Rodney Graham (Canadian, b.1949) is well-known for his striking Conceptual Art. Graham was born in Matsqui, British Columbia, Canada, and he attended the University of British Columbia from 1968 to 1971. He also attended Simon Fraser University in Burnaby, British Columbia, Canada, from 1979 to 1980. While there, he was taught by Ian Wallace (Canadian, b.1943), a fellow Vancouver artist. Around the same time, Graham played with Jeff Wall (Canadian, b.1946) in the band UJ3RK5.
Graham draws his inspiration from different sources, including music, philosophy, and historical literature. Graham's work defies classification; he mixes his work with technology from the past, including musical texts, optical devices, and even films. Some of his early works include Rome Ruins (1978) and Camera Obscura (1979). In the 1980s, Graham developed a series of works related to Sigmund Freud, including The Basic Writings of Sigmund Freud (1987). Graham made a series of videos and films in the 1990s in which he featured himself as the main character. Some of these videos include Halcion Sleep (1994), How I Became a Ramblin' Man (1999), and The Phonokinetoscope (2002).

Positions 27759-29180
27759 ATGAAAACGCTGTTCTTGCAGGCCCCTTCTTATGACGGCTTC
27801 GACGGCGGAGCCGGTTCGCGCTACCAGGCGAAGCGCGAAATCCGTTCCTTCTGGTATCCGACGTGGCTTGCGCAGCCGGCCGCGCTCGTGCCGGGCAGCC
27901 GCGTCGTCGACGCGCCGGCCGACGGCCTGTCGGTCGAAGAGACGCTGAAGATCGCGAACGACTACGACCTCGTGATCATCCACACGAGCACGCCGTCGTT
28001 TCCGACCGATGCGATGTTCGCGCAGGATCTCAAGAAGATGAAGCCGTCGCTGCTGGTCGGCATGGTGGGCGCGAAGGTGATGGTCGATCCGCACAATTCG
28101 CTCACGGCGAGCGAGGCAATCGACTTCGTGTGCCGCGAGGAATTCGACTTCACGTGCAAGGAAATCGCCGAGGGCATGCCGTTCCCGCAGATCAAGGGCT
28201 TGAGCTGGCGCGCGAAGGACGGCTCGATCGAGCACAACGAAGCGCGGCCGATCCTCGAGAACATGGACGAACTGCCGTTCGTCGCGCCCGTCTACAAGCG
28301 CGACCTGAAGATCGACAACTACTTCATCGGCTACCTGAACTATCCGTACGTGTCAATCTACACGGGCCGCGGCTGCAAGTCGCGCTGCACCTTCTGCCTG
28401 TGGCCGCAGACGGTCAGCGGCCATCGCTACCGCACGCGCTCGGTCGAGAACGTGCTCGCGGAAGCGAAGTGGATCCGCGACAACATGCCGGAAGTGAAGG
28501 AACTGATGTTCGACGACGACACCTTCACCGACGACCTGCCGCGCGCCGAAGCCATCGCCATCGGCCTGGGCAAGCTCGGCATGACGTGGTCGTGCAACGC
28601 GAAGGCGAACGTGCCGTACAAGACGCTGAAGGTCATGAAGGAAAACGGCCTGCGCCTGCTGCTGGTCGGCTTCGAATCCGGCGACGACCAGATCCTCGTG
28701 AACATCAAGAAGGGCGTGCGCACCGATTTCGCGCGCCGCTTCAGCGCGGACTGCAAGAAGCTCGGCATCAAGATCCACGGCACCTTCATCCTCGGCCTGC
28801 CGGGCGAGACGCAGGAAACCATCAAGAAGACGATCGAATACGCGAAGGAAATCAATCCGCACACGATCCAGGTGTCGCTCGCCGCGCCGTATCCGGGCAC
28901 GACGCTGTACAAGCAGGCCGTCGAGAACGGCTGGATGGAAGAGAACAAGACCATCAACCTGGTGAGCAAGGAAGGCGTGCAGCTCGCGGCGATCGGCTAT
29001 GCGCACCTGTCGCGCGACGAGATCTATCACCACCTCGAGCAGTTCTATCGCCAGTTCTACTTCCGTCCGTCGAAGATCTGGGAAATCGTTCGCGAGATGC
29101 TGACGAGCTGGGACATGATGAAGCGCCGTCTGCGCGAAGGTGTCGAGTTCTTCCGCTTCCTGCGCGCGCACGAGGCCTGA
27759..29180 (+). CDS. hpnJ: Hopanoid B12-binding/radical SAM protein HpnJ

Graham started to paint and draw in 2003. He mixed photography and painting in many of his works. One example of his work from this period is The Gifted Amateur, November 10th, 1962 (2007). Graham has held a number of solo exhibitions in different places, including at Simon Fraser University in Burnady, Canada (1979), the Galerie Johnen & Schöttle in Cologne, Germany (1986), and Hauser & Wirth in Zurich, Switzerland (2011). He has also been involved in different group exhibitions at locations including the Galeria Sala Uno in Rome, Italy (1986), the Art Gallery of York University in Toronto, Canada (1991), and the Swiss Institute in New York, NY (2011).
For his work, Graham has received awards including the Gershon Iskowitz Prize from the Gershon Iskowitz Foundation in Toronto, Canada (2004), the Kurt Schwitters-Preis 2006 in Niedersächsiche Sparkassenstiftung, Germany (2006), and the Audain Prize for lifetime achievement in Visual Arts in British Columbia (2011). Graham is represented by the Lisson Gallery in London, England, the Johnen Galerie in Berlin, Germany, and the 303 Gallery in New York, NY, among other galleries. Graham now lives and works in Vancouver.